Anti-gay march held in Kenya ahead of Obama visit


Monday’s anti-gay march in Nairobi (Image: Denis Nzioka)

A small group of “pro-family” demonstrators have marched against LGBT rights in Nairobi, Kenya this morning.

The protest, dubbed “The March for the Family (Anti-gay march)”, was set to be attended by the “anti-gay caucus committee” in Parliament – led by MP Irungu Kangata – and members of the Catholic and Christian community, including Bishop Mark Kariuki.

According to Kenyan LGBT activist Denis Nzioka, less than 40 people turned out for the event, which he believes was held in response to President Barack Obama’s highly anticipated visit to the country later this month.

“The organisers of the march have insisted that when he comes he does not speak about homosexuality or same-sex marriage,” Nzioka told Mambaonline.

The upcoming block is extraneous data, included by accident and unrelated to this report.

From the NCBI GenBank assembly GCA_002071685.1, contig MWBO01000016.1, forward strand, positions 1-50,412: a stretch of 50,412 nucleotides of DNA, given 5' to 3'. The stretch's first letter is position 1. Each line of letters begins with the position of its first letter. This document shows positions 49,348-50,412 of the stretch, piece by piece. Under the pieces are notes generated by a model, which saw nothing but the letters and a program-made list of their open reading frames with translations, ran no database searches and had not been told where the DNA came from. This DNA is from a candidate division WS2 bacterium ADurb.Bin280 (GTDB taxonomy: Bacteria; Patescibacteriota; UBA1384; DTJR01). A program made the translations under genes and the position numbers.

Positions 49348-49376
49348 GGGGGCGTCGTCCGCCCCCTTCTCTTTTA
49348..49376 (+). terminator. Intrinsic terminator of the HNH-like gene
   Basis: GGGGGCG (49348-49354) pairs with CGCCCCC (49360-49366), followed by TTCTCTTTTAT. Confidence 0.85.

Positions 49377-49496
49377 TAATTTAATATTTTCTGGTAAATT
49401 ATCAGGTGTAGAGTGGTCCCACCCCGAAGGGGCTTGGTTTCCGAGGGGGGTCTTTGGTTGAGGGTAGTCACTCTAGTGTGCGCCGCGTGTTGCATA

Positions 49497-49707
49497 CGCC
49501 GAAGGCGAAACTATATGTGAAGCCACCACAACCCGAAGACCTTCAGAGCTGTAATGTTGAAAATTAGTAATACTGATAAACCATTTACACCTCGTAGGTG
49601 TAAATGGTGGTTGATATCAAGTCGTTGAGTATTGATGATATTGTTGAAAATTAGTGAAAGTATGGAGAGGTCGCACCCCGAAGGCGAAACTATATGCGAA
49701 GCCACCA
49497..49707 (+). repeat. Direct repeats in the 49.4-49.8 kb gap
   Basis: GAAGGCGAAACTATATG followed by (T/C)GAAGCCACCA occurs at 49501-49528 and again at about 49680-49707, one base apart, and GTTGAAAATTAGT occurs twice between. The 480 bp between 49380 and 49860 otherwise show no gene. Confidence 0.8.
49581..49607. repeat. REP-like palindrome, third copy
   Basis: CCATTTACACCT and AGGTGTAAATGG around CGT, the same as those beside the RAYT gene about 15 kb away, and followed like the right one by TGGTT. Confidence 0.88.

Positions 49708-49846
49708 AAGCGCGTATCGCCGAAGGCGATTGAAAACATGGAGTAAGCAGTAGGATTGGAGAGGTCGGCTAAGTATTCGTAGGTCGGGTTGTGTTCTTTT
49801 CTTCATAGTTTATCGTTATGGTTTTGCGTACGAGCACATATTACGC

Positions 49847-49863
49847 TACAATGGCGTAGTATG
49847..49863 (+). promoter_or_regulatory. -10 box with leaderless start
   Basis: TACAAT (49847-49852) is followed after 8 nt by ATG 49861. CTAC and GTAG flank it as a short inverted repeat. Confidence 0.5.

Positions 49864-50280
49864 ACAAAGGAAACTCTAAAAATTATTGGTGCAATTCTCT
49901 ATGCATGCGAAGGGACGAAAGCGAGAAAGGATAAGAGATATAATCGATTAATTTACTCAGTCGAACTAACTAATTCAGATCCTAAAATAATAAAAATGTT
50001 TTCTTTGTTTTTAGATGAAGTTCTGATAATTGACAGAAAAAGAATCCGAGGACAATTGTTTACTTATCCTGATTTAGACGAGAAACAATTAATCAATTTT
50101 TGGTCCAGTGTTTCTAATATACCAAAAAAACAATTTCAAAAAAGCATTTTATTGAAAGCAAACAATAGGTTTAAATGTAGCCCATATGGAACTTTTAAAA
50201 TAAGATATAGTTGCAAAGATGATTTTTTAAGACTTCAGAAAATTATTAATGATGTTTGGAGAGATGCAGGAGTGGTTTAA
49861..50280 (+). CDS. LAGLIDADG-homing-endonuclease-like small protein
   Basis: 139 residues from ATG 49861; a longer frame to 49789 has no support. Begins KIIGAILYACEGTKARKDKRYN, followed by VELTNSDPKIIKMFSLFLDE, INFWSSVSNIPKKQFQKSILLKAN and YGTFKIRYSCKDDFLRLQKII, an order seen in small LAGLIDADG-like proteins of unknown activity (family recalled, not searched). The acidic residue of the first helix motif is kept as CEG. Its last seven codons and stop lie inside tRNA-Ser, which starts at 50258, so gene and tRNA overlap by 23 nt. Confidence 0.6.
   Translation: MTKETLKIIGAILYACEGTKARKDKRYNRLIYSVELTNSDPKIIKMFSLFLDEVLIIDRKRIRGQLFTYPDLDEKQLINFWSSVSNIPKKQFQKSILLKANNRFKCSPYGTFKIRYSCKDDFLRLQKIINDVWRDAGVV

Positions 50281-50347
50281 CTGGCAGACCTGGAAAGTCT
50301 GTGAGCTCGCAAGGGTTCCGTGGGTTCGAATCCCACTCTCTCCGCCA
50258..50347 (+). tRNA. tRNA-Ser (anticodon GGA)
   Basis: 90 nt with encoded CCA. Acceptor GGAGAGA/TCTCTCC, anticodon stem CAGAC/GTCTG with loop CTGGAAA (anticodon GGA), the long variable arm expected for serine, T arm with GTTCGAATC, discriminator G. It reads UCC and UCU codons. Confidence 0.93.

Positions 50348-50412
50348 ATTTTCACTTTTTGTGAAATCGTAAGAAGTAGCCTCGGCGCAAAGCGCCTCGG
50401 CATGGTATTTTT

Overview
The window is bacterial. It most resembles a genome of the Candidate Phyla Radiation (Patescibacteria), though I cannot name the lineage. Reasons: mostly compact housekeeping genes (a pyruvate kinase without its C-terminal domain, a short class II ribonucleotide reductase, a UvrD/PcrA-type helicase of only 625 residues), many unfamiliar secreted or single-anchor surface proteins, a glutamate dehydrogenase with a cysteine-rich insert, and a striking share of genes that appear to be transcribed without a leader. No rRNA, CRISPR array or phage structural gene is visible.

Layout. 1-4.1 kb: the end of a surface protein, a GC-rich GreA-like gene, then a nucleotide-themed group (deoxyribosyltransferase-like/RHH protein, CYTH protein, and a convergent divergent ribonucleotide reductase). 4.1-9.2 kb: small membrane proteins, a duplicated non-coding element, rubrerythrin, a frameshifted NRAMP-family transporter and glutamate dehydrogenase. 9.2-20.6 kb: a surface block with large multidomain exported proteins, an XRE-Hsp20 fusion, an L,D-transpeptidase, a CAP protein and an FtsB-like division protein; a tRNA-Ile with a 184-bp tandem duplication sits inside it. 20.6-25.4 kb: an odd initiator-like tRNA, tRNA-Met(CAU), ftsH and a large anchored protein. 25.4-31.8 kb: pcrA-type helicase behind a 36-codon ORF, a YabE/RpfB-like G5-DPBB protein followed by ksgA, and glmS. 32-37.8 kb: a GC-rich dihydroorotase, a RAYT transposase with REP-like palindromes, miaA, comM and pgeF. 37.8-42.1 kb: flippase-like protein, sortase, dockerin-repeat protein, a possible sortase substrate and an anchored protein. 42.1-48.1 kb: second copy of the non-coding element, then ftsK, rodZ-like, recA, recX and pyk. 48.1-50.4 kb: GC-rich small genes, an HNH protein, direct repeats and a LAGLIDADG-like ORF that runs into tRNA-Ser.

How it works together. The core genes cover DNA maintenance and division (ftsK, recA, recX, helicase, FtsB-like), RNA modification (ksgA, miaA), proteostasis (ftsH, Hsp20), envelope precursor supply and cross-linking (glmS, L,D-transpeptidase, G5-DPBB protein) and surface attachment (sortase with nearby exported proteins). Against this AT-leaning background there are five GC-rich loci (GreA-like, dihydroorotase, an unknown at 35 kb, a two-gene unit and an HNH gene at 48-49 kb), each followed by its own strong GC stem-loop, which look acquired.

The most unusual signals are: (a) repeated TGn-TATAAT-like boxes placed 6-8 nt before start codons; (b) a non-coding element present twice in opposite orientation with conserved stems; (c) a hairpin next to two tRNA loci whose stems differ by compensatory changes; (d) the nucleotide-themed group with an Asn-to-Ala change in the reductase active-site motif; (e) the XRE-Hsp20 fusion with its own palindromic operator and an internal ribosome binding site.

He expressed the LGBT community’s concern about the impact of the American president speaking out in support of LGBT rights during the trip. There are fears that him doing so could be used by the anti-gay lobby to bolster homophobic sentiment.

“There are some who say him saying anything will be detrimental. Others are saying he should use this chance to shut down those who are anti gay and demonstrating once and for all,” Nzioka said.

“My own opinion is that he should probably not mention LGBT [issues] in specific or explicit terms but couch his language on human rights, health, democracy… and most important, equality.”

Gay sex is illegal in Kenya, with penalties of between five to 14 years’ imprisonment. The constitutionality of this ban under the county’s 2010 Constitution has yet to be challenged in court. The Kenyan government is appealing a recent Nairobi High Court ruling ordering it to register an LGBT rights organisation.

Obama, whose father was born in Kenya, has previously spoken out in support of LGBT rights while in Africa.

In June 2013, Senegal’s President Macky Sall and Obama exchanged words over the issue during the American leader’s visit to that country. In a Nelson Mandela memorial speech in Johannesburg later that same year, Obama also mentioned the persecution of people because of “who they love.”

Last week, Zimbabwe’s Robert Mugabe lashed out at Obama for his support of the US Supreme Court’s ruling to legalise same-sex marriage.

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